Never Speak Ill of the Dead?

With the sad passing of Johnny Cochran, most famous as O.J. Simpson’s lead defense attorney, the US Supreme Court faces a quandry. Some years ago, one of Cochran’s unhappy former clients began picketing his law office and generally harrassing him. Cochran sued and won. (In an act of overreaching pride, the client acted as his own counsel against Cochran.) The former client, Ulysses Tory, was enjoined from further harrassment with the additional priviso that never speak about him or his firm publicly, presumably even on the Internet. (I respect Mr Cochran, I really do.)

However, you cannot defame the dead, so normally, Tory would be free to say anyhing he wants now about the late Mr. Cochran. Except for that one stipulation that he “never” speak the Cochran matters publicly gain.

So it becomes a First Amendment question: is Tory’s speech being unreasonably limited?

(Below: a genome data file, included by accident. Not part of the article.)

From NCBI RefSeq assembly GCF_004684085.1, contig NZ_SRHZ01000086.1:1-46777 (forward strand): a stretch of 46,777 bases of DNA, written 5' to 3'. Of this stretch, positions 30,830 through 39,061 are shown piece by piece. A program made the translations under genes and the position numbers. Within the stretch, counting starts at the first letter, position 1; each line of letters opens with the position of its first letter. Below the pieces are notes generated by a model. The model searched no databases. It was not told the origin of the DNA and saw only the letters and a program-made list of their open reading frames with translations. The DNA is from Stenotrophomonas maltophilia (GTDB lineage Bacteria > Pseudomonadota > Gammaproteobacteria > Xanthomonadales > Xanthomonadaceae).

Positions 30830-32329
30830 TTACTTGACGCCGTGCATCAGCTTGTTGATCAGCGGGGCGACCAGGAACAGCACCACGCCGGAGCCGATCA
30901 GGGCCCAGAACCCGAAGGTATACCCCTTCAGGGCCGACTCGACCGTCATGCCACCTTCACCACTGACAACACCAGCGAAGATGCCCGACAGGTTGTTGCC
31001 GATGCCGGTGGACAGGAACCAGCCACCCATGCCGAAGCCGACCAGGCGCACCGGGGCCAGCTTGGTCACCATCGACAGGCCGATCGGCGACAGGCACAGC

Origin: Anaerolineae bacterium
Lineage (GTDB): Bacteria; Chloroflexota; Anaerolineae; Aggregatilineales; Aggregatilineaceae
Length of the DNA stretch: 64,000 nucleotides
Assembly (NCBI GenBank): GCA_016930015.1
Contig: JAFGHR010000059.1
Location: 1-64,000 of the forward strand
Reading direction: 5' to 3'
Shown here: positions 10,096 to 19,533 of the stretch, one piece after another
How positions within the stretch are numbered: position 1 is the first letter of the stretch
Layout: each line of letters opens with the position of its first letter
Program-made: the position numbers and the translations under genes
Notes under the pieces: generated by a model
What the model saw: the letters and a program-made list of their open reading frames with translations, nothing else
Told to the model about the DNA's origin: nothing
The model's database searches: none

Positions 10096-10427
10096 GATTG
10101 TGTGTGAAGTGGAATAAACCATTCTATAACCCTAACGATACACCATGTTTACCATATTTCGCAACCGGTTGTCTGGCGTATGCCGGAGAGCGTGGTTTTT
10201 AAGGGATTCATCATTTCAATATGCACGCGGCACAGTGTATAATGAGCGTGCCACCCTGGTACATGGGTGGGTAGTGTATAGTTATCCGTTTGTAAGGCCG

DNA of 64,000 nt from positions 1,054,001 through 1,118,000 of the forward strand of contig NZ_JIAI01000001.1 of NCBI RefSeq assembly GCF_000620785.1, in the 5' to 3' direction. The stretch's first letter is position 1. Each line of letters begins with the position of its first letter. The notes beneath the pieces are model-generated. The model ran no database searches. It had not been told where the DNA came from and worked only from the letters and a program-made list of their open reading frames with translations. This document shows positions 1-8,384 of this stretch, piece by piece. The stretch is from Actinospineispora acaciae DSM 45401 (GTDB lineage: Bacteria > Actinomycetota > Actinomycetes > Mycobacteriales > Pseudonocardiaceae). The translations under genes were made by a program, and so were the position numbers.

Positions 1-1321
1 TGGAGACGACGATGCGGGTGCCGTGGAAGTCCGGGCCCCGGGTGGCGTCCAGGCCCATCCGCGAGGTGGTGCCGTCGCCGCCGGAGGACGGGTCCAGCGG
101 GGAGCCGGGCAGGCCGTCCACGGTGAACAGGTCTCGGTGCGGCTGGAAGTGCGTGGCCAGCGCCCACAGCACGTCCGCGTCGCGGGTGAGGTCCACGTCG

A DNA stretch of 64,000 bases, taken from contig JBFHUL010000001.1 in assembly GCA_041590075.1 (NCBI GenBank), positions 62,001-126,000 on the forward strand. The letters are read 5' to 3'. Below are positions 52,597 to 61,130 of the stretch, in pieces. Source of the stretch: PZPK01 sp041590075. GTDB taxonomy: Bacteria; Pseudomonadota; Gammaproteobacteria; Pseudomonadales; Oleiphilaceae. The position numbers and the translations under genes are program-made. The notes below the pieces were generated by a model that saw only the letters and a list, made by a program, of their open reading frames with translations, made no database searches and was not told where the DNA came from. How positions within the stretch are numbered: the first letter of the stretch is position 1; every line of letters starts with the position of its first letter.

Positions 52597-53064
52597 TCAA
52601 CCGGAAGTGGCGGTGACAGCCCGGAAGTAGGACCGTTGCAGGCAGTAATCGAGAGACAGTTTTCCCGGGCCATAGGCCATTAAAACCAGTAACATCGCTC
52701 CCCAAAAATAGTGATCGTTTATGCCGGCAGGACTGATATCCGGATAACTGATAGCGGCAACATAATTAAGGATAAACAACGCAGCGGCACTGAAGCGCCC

By the way, Johnnie Cochran used one of the most memorable marketing themelines (“slogan” outside of the advertisng business) ever. If it doesn’t fit, you must acquit.* What was that copy line marketing? Why his client’s innocence.

In fact, as a marketing catch phrase it’s right up there with that hear-it-in-your-sleep copywriting tagline borrowed from a Wendy’s advertising campaign: Where’s the beef? which Walter Mondale used in his failed 1984 Presidential campaign. The Wendy’s copy line is from Dancer-Fitzgerald-Sample in 1984. (I say that to jog the memory of whoever it is out there who wrote it. I was just going to credit to Bill Bernbach, but frankly, I can’t do that.)

Maybe this proves the adage: nothing kills a bad product faster than good advertising?

*Note: Internet rumor has it that “fit … acquit” was actually coined by the redoubtable F. Lee Bailey.